At the age of 18, Andrei Gavrilov became the youngest winner of the prestigious Tchaikovsky piano competition in Moscow in 1974. Feted on the international stage, Gavrilov rose to great heights before crashing improbably quickly. Fatigued from the intense pressures of performing, Gavrilov, who was put under house arrest in Russia for four years, disappeared for nearly a decade. Now back on his feet, and in front of the piano, he spoke to Lounge about winning, the pressures of performing young and becoming the first “free” Russian citizen. Edited excerpts:
Cross cultural: Gavrilov grew up watching Bollywood movies in Russia. AFP
You started playing the piano when you were very young. Did you ever feel the pressure was too much?
At first, you don’t really feel it. Mainly because when you are too young you don’t understand the responsibility. So, from 18 to 25, I was enjoying playing and travelling, meeting interesting people and interacting with different cultures.
More and more, I started to feel that the time had come to develop from a so-called “young star” to a serious musician. To become a great artist who has to develop his own style and philosophy, it took another 25 years. That was the painful process which many fail to survive. The bigger natural talent you have from birth, the higher the bills you are paying later in life for developing and shaping it.
You were under house arrest in Russia, then you left the country for Switzerland. You told Mikhail Gorbachev that you would not leave Russia forever. Do you ever see yourself moving back?
I left Russia for London with the help of Gorbachev and (Margaret) Thatcher in 1985. Then, I lived for two years in New York and for 11 years in Germany, near Frankfurt.
Only in 2000, I settled in Switzerland. When I gave my word to Mr Gorbachev, it meant that I would never ask for political asylum and will belong to Russia forever as a citizen to set an example for others. I still have my apartment in the centre of Moscow and go there when I have time. For permanent residence in Russia, I don’t see any possibility because of geography, because it’s too tiring to travel, because my entire activity is in other parts of the world, and because of the unstable political situation.
Can you tell us what you’ll be playing at the NCPA this month?
I will play the best of Chopin nocturnes, etudes, and the 4th Scriabin sonata, which is related to Chopin’s aesthetic but with the new language of Scriabin, which he has found in this piece. It’s a very interesting transformation and the only case when Chopin’s musical language was developed to a modern form of the 20th century. Then I will play the 8th Prokofiev sonata, which pianist Svyatoslav Richter called “the best sonata of the 20th century”. I agree with him.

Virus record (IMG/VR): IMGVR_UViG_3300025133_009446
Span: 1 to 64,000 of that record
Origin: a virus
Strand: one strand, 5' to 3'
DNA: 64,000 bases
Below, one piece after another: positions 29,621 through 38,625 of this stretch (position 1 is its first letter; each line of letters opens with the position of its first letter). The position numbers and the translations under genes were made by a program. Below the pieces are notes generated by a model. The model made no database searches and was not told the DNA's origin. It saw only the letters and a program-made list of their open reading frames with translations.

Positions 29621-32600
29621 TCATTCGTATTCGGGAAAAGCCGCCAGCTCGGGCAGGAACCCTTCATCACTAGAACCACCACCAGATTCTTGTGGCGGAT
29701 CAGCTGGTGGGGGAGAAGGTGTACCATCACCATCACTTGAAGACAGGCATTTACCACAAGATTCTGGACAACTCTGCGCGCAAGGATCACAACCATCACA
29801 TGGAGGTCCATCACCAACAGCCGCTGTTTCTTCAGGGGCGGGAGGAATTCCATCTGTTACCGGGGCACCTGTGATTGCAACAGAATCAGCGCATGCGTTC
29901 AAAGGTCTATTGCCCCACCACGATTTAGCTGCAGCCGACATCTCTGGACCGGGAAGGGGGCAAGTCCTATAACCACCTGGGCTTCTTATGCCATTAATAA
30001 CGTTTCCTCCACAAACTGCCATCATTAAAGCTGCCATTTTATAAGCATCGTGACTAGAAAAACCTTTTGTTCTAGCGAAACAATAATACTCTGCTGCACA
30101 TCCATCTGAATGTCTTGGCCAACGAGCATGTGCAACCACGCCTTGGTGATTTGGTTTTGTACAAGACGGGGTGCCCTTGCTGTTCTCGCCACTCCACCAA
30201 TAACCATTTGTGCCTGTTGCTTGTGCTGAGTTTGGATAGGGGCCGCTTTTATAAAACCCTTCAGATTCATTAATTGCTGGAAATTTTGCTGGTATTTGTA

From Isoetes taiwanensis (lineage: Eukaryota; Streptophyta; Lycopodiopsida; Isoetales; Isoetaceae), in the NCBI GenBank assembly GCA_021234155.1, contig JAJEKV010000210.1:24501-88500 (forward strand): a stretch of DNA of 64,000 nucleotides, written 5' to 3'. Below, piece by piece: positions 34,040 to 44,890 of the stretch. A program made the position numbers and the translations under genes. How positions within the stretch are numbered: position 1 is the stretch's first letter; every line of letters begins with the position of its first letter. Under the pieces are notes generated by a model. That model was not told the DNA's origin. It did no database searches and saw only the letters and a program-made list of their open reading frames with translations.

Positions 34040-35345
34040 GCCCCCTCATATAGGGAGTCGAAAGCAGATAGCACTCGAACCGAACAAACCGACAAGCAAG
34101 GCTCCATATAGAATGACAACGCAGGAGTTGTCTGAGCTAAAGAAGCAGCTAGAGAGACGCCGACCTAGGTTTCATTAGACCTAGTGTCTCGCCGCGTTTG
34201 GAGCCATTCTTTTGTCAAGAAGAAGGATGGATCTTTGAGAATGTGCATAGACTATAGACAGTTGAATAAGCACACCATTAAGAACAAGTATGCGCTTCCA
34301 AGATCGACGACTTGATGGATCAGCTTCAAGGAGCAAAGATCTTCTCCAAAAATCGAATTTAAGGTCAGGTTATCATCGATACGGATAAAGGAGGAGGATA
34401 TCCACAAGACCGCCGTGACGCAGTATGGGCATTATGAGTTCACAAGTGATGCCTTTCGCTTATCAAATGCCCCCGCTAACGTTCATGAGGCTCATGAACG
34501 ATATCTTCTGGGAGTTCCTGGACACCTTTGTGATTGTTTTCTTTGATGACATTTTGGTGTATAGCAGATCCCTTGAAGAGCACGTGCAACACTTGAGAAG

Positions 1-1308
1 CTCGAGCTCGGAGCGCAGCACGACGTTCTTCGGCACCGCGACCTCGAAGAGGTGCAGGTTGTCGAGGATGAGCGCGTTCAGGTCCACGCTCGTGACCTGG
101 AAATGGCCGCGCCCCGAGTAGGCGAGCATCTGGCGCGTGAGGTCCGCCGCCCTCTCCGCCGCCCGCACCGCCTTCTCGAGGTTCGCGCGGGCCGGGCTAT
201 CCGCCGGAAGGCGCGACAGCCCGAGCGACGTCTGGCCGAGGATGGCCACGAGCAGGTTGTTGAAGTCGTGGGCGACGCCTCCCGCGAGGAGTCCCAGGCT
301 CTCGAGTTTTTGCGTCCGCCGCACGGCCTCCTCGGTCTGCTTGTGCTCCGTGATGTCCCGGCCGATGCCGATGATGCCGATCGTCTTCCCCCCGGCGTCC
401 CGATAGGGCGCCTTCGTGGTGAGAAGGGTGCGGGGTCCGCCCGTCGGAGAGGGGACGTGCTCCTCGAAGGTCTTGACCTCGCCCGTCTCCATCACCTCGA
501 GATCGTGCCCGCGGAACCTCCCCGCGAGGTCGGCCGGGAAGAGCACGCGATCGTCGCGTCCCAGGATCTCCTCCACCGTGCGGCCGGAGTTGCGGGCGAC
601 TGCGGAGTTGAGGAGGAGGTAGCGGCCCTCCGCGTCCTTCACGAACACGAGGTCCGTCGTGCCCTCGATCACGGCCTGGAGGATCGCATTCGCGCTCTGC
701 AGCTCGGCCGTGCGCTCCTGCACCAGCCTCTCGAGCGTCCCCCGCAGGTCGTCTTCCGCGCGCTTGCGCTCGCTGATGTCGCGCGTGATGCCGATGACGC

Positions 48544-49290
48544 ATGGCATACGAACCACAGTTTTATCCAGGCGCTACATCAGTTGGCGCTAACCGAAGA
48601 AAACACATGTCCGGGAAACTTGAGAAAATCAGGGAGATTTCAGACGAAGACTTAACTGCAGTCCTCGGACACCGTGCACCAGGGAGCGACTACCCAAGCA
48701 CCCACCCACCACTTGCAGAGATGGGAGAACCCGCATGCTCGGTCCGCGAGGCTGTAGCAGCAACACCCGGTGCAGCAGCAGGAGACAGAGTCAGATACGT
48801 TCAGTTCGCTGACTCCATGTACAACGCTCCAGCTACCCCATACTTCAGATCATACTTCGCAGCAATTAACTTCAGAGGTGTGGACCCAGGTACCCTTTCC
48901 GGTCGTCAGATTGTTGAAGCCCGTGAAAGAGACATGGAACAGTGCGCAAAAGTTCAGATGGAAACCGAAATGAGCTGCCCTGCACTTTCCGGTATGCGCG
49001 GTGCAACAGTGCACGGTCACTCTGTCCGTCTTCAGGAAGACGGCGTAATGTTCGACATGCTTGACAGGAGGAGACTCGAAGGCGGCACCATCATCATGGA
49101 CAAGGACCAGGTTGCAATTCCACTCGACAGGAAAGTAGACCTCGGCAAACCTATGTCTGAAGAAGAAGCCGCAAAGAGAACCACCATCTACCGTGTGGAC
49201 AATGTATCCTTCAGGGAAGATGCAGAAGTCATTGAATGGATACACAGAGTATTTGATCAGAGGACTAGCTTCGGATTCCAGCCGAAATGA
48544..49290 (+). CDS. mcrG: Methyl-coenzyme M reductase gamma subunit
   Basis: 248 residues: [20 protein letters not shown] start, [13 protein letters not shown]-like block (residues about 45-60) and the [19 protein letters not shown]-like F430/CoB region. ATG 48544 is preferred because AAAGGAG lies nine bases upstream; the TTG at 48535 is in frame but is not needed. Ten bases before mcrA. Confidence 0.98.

With the orchestra, we will present Rachmaninov’s 3rd concerto in D minor, which is known as “king of piano concerts”. In short, the best of piano literature.
You were the first “free” Russian citizen. What does that mean, and how did that come about?
I was, in those days, the first “free Soviet citizen”. That was a product of two-year-long painful negotiations with the Soviet government. I stressed that if one wants to leave the country for a while for different reasons, one shouldn’t always have to apply for political asylum. I convinced Mr Gorbachev that we were entering a new era of development in our country and that step by step we have to ease the restrictions on people’s freedom. There was no other way, I pointed out, and was almost screaming in my letters and meetings with important people, including heads of KGB, until Gorbachev heard my case. I started freely moving between East and West, and in a couple of months, almost all artistes had the same “privilege”. I am very proud of that achievement!
You were a protégé of the great Russian pianist Svyatoslav Richter. What was it like to work with him?
We were both excited when we met. Richter was always confessing that he had much more to learn from me than I from him! He initiated our first musical meeting, which later developed into a very close friendship. It’s difficult to say now who influenced whom the most. For me, the most important thing was to learn from his general knowledge about life, his worldly wisdom and his fanatical dedication to the arts. From me, he was trying to copy my warm-hearted approach to music, the quality of my tone and my spontaneous and expressive manner of playing.
However, after an intense relationship of six years, we went our own ways. Our relationship became counterproductive because both of us are strong personalities, too strong for each other. In the short term, our collaboration was very fruitful, but then it came to a dead end.
Andrei Gavrilov will perform at the National Centre for the Performing Arts (NCPA), Mumbai, tonight and on 24 September at 7pm. For tickets, call 022-22824567